The newly-restored Idaho Capitol is already showing some wear and tear after the first legislative session, and a panel of state lawmakers met to go over some small fixes to the 100-year-old building. Most of the enhancements the panel recommended will be paid out of the bonding money for the renovations, which came in under the $127 million budget.
“It’s June, and we survived our first legislative session back in the building,” said Robyn Lockett with the Legislative Services Office (LSO). She said more than 12,000 people went on guided tours of the new building since January.
The changes include adding new lights to dimly-lit places, adding glass to the doors for committee hearing rooms, and some potential security improvements. The Capitol Services Committee recommended the improvements during its meeting Thursday. They still need approval from the Legislative Council, which meets on Friday.
The panel rejected some of the costlier proposals, including adding glass tops to new desks used by lawmakers and staff at the Capitol, which would cost $40,000, and adding full bronze message boards outside hearing rooms, which would cost $17,000. Instead, there will be partial bronze signs, costing $8,800 paired with a less expensive material.
Lawmakers also recommended using other kinds of desk covers to avoid scuffing desks. Rep. Scott Bedke, R-Oakley, said he noticed some marks on his desk where he uses a mouse. “These weren’t deep gouges, but it was definitely something I would’ve gotten in trouble for in my mother’s house,” he said. “The $40,000 price seems high, but I don’t know if it’s a bad investment on a 100-year building.” Sen. Joe Stegner, R-Lewiston, suggested spending $400 or less on mouse pads.
Adding glass panels to the legislative hearing room doors, which could cost $10,000, could reduce disruption during committee meetings, since fewer people will open and close doors to see who is speaking. “Government should be transparent,” said Senate President Pro Tem Bob Geddes, R-Soda Springs. “I don’t know if there’s any way to make it transparent.”
The panel also raised some safety concerns about the new Capitol. Geddes said several people have fallen and broken bones on steps from the basement garden level up to 8th Street, west of the Capitol. The exit requires people to step down after walking up steps, and many people overlook the step down and fall. Capitol staff painted a bright yellow stripe on the step, and are considering other safety measures, including a handrail.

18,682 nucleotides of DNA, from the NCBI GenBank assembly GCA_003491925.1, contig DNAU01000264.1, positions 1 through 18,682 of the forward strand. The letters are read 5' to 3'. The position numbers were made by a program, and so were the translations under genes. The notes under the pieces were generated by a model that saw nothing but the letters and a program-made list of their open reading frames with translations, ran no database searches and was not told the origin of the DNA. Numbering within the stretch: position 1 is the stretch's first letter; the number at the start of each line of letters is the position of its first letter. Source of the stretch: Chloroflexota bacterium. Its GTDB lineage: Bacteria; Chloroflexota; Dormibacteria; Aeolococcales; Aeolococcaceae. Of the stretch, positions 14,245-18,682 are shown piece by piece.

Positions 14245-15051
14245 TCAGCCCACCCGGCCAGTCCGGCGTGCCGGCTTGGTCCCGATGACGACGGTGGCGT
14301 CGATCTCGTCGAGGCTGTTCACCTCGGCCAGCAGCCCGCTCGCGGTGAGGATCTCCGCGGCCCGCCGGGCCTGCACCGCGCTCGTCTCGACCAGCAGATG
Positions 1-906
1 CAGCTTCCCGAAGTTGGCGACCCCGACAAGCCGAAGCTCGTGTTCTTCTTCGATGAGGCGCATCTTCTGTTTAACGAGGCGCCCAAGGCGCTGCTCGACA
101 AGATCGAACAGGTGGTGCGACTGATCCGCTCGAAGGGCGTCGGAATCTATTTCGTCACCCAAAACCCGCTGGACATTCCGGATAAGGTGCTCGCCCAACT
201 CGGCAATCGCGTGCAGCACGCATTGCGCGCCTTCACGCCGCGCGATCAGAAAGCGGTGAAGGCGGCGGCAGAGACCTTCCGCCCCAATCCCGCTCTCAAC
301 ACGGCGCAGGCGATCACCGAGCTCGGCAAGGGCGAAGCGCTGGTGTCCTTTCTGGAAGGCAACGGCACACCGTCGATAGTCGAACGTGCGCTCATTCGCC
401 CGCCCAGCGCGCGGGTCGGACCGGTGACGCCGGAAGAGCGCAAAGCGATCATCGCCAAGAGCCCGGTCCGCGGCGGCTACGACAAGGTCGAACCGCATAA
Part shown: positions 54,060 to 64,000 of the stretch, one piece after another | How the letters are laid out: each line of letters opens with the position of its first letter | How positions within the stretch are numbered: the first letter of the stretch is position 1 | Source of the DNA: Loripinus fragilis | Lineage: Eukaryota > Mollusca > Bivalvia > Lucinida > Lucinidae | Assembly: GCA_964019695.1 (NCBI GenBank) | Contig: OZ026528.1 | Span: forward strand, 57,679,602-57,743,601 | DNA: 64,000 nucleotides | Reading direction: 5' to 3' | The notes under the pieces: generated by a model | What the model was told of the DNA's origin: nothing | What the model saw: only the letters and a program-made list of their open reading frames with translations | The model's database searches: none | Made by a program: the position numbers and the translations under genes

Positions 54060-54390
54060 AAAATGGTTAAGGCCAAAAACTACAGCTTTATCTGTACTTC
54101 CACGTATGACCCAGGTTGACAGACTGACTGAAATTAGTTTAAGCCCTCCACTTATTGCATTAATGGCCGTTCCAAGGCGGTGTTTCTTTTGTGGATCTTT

“Even with the stripes, it appears to be problematic and we have accidents and injuries there,” Geddes said. “I think it’s confusing that you step up to go down stairs.”
The Capitol will also roll out a new plan for the north entrance on State Street, where one lawmaker was injured in a collision in December. An overhead, pedestrian-triggered light will hang over the street, and current road barriers in the middle of the road will be removed. Jeff Youtz, the director of LSO, wants to lower the speed limit on State Street from 30 miles per hour to 20 miles per hour, but the Ada County Highway District opposes slowing traffic. “It’s too fast, as far as I’m concerned,” Youtz said. Construction on State St. would start in July and last two months.
For security inside the building, Geddes and House Speaker Lawerence Denney, R-Midvale, said they spent $40,000 to hire two Idaho State Police officers to be in the Capitol during the session. Geddes said there were three or four individuals who entered the Capitol during session that raised security concerns. “That’s a decision the speaker and I will continue to evaluate,” Geddes said about hiring the officers. He also said that, during a security walkthrough of the new Capitol, police raised concerns about all the unguarded entrances to the building. “They’re a little uncomfortable with the security situation.”
Another security improvement the panel recommended is adding three panic buttons to staff members’ offices at a cost of $4,500. Those panic buttons alert Capital Mall Security during a potential incident. The committee also recommended adding a door to a back of a closet in a Senate meeting room at a cost of $5,000 and rounding some square wood fixtures that are at the bottom of the Senate chambers, which will cost $4,000.